Step One: Model a Growth Mindset
- Regularly talk about things you have learned or challenges you have faced from childhood to adulthood.
- Reframe failures to setbacks and criticism to feedback.
- Emphasize what is needed to help them achieve and progress made rather than an achievement/outcome.
SteP Two: Think about Praise
When thinking about praise, try to determine how you can turn intelligence praise to effort praise. For instance, in Carol Dweck's book Mindset: The New Psychology of Success she mentions how you can reframe what you say into praise that promotes a growth mindset. Instead of "you are so smart", try "you must have put so much effort into this". If a student finishes an activity too quickly and easily you could say, "this must have been too easy. I'm sorry to have given you that. Next time we will try something more challenging".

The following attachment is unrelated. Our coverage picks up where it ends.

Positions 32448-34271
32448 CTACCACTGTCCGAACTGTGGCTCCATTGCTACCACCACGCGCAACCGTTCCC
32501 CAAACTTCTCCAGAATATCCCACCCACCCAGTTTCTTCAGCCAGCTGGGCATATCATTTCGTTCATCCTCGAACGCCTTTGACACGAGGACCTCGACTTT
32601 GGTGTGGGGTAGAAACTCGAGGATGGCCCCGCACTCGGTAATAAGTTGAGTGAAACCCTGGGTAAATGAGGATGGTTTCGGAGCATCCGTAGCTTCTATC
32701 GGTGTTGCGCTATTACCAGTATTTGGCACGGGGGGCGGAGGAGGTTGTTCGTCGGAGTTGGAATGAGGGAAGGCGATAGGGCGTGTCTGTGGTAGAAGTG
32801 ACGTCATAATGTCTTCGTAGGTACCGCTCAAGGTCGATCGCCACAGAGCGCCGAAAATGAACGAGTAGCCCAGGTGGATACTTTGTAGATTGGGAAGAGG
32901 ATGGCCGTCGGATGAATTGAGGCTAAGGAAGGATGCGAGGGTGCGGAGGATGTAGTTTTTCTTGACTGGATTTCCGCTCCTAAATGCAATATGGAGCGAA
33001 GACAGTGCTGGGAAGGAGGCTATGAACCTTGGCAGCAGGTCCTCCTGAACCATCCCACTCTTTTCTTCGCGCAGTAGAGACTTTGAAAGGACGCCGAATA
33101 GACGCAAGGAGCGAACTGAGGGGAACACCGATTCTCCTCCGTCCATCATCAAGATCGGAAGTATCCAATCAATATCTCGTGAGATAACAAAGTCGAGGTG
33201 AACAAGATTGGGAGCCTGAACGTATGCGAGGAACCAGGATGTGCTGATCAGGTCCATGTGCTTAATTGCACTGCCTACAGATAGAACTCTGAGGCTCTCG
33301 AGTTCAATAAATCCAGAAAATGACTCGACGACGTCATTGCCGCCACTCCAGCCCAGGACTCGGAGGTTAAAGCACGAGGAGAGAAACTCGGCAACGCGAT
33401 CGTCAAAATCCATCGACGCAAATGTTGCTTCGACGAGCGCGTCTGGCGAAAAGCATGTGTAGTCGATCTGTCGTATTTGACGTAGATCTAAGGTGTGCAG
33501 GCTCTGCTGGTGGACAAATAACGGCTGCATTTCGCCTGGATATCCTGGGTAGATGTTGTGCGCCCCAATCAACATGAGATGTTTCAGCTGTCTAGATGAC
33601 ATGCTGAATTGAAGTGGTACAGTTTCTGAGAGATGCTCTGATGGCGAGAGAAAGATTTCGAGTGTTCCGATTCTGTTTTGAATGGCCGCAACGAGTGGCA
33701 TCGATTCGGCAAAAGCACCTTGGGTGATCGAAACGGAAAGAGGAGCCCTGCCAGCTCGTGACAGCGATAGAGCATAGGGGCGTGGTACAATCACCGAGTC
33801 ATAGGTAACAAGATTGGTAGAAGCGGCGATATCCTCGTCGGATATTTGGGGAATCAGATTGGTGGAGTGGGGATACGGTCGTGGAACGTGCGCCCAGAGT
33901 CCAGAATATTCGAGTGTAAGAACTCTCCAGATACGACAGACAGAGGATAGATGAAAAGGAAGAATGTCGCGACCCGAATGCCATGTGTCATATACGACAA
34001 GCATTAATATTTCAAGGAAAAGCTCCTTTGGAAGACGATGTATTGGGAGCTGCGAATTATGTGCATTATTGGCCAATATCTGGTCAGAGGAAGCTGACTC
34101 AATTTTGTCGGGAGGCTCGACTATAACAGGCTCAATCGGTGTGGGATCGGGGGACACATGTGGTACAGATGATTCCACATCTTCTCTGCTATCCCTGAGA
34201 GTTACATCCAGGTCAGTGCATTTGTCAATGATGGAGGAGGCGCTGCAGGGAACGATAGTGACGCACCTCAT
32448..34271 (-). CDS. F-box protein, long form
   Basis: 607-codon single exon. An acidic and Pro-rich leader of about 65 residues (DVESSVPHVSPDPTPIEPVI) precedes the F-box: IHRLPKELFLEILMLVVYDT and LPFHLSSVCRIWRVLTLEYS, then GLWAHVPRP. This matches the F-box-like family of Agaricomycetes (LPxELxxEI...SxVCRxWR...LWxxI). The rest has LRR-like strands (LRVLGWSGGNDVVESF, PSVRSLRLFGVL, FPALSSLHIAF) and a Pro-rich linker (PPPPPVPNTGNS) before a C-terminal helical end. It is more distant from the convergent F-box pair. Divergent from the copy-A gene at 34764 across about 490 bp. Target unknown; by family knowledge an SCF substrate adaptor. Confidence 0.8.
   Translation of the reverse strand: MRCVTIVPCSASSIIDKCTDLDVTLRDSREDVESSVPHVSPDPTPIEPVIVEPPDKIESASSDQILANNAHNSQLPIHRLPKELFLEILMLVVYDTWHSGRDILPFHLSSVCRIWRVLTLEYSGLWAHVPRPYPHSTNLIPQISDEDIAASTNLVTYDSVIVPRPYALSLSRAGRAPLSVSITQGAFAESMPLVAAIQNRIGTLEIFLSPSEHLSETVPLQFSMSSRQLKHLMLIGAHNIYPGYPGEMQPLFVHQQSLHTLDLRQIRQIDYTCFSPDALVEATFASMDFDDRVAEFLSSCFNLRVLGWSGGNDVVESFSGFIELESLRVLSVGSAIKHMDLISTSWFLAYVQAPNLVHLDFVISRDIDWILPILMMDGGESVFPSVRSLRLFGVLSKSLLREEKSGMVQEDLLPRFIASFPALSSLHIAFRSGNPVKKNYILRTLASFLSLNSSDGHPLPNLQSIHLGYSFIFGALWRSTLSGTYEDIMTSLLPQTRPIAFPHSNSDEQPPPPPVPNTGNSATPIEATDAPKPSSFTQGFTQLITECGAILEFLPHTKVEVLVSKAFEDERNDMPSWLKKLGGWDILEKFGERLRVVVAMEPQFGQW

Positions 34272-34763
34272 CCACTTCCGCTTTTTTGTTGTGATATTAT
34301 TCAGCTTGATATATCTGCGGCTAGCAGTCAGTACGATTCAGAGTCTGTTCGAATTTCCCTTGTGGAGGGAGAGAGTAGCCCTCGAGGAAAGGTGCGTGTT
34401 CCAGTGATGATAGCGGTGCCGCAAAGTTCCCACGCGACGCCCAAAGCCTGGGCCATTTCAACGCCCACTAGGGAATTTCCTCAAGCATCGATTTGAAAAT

Step three: teach them!
Create a culture where growth mindset is the norm. First things first, introduce your kids to the difference between growth and fixed mindset. To do this, you can use a lesson plan like this one from Khan Academy.
You can also check out these books for ideas on how to turn your classroom into one that values mindset.
Also, look into these books for some ideas to help you talk about mindset and overcoming challenges with your students.
Where do We go from here?
However you do it, just make sure you are explicitly teaching your students about the growth mindset. Students who think with growth in mind learn to embrace challenge and develop grit. You'll be glad you did!